Prophylactic intravenous immunoglobulin during autologous haemopoietic stem cell transplantation for multiple myeloma is not associated with reduced infectious complications
ABSTRACT Patients with multiple myeloma undergoing autologous haemopoietic stem cell transplantation (ASCT) are at high risk for infectious complications. Peri-transplant intravenous immunoglobulin (IVIG) has been used with the aim of reducing these risks. Our retrospective, non-randomised study of peri-transplant IVIG use and effect on infectious complications in 266 ASCTs for myeloma from 2000 to 2009 at a major metropolitan referral centre for haematological malignancies found no difference between those receiving peri-transplant IVIG (0.4 g/kg) (n=130) and those who were not (n=110) with regard to bloodstream infections, pneumonia, urinary tract or gastrointestinal infections. When analysed according to pre-transplant therapy (conventional chemotherapy versus novel agents), there was no significant difference in infectious complications between those who did or did not receive peri-transplant IVIG. In conclusion, our study did not show a benefit for the use of peri-transplant IVIG (0.4 g/kg) to reduce infectious complications in a large cohort of patients with myeloma undergoing ASCT. In the absence of data supporting efficacy in this context, there appears to be no benefit in the routine use of IVIG for this purpose.
- Disease-a-month: DM 04/2012; 58(4):239-49. DOI:10.1016/j.disamonth.2012.01.001 · 0.54 Impact Factor
- [Show abstract] [Hide abstract]
ABSTRACT: The process of hematopoietic stem cell transplantation (HSCT) is well defined, yet debate remains surrounding the role and timing of HSCT in patients with multiple myeloma (MM). Since the 1980s, survival advances have been made with the use of newer agents by recognizing the role of transplantation, identifying the anticipated side effects at each phase, and improving supportive care strategies. Data support transplantation as part of the treatment strategy, but the optimal induction regimen and timing of transplantation have yet to be defined. The general consensus is that eligible patients should undergo autologous HSCT at some point in the treatment spectrum, preferably earlier rather than later in the disease. Allogeneic transplantation is only recommended in the context of a clinical trial and in patients with high-risk disease. The transplantation process can be overwhelming for patients and caregivers. Nurses play a key role in improving outcomes by caring for patients and families throughout the transplantation experience and, therefore, need to be knowledgeable about the process. This article is intended to expand discussion on the role of nurses in assisting patients and families undergoing transplantation to include an overview of the acute care phase of the transplantation process.Clinical Journal of Oncology Nursing 12/2013; 17:33-41. DOI:10.1188/13.CJON.S2.33-41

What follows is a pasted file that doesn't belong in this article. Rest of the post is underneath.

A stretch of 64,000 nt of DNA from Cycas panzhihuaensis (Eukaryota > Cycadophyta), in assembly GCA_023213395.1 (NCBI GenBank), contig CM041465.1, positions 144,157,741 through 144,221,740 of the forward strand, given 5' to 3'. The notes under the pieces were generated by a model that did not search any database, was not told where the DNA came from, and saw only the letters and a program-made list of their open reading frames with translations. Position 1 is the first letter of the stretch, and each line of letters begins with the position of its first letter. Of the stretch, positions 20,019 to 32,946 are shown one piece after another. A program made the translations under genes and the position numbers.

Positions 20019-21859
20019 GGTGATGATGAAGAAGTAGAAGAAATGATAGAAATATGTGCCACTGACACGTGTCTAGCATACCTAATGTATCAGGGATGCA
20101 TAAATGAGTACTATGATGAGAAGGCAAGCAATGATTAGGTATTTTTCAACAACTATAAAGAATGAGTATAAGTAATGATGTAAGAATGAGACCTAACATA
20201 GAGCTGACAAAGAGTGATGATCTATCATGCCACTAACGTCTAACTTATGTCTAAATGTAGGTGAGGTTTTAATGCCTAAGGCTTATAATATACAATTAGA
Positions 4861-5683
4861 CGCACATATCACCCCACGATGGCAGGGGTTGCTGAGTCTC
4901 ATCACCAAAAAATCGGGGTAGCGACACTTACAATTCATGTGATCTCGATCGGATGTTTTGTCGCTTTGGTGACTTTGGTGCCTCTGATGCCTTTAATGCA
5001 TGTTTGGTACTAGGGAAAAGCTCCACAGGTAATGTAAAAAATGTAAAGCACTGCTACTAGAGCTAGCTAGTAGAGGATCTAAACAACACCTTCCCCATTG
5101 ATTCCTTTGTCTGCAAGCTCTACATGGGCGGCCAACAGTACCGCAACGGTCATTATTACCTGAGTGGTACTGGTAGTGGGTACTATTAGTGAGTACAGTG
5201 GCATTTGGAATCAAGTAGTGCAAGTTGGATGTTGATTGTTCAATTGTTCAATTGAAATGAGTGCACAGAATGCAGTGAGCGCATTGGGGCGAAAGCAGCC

- [Show abstract] [Hide abstract]
ABSTRACT: Plasma cell myeloma (PCM) is increasing in prevalence in older age groups and infective complications are a leading cause of mortality. Patients with PCM are at increased risk of severe infections, having deficits in many arms of the immune system due to disease and treatment-related factors. Treatment of PCM has evolved over time with significant impacts on immune function resulting in changing rates and pattern of infection. Recently, there has been a paradigm shift in the treatment of PCM with the use of immunomodulatory drugs and proteasome inhibitors becoming the standard of care. These drugs have wide-ranging effects on the immune system but their impact on infection risk and aetiology remain unclear. The aims of this review are to discuss the impact of patient, disease and treatment factors on immune function over time for patients with PCM and to correlate immune deficits with the incidence and aetiology of infections seen clinically in patients with PCM. Preventative measures and the need for clinically relevant tools to enable infective profiling of patients with PCM are discussed.Blood reviews 03/2014; 28. DOI:10.1016/j.blre.2014.01.004 · 5.45 Impact Factor